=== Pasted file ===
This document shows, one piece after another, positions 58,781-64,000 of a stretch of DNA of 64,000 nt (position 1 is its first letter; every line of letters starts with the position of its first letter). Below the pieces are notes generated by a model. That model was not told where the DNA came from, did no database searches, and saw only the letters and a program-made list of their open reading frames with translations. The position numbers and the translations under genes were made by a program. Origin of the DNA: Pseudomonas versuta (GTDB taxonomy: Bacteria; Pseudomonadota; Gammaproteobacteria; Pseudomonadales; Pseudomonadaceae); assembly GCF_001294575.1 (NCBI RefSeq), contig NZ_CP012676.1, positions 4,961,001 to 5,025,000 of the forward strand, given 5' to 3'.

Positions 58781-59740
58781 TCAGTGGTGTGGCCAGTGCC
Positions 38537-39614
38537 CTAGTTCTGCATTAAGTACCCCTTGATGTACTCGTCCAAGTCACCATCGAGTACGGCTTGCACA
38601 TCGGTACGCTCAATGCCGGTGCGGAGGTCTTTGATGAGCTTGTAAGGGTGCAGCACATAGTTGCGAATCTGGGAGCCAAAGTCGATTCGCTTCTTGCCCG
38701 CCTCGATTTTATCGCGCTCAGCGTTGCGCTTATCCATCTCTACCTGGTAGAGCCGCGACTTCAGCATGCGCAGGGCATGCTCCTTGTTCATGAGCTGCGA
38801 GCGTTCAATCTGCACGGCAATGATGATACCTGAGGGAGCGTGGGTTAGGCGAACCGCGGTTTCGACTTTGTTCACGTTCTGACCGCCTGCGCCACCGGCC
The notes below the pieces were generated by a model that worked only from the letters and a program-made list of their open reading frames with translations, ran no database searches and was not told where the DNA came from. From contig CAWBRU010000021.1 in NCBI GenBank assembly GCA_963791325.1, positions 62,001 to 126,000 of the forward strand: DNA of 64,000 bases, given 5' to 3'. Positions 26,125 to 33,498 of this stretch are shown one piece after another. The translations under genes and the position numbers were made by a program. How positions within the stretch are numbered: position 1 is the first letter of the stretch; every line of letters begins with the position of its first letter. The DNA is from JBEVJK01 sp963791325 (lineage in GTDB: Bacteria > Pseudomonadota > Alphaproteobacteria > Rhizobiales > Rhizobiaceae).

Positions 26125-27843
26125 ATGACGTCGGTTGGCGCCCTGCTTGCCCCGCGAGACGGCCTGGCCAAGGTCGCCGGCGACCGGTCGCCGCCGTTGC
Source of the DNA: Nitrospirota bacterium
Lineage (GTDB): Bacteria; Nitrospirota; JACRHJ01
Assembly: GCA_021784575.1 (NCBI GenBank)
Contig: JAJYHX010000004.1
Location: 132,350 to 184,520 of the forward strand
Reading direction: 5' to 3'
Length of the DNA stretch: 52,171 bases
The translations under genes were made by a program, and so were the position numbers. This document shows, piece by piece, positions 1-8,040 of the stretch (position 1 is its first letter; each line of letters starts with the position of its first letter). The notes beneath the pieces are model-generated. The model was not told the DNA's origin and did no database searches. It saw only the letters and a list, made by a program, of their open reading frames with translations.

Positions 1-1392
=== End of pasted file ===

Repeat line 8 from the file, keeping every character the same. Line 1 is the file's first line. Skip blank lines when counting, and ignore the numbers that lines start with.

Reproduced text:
38801 GCGTTCAATCTGCACGGCAATGATGATACCTGAGGGAGCGTGGGTTAGGCGAACCGCGGTTTCGACTTTGTTCACGTTCTGACCGCCTGCGCCACCGGCC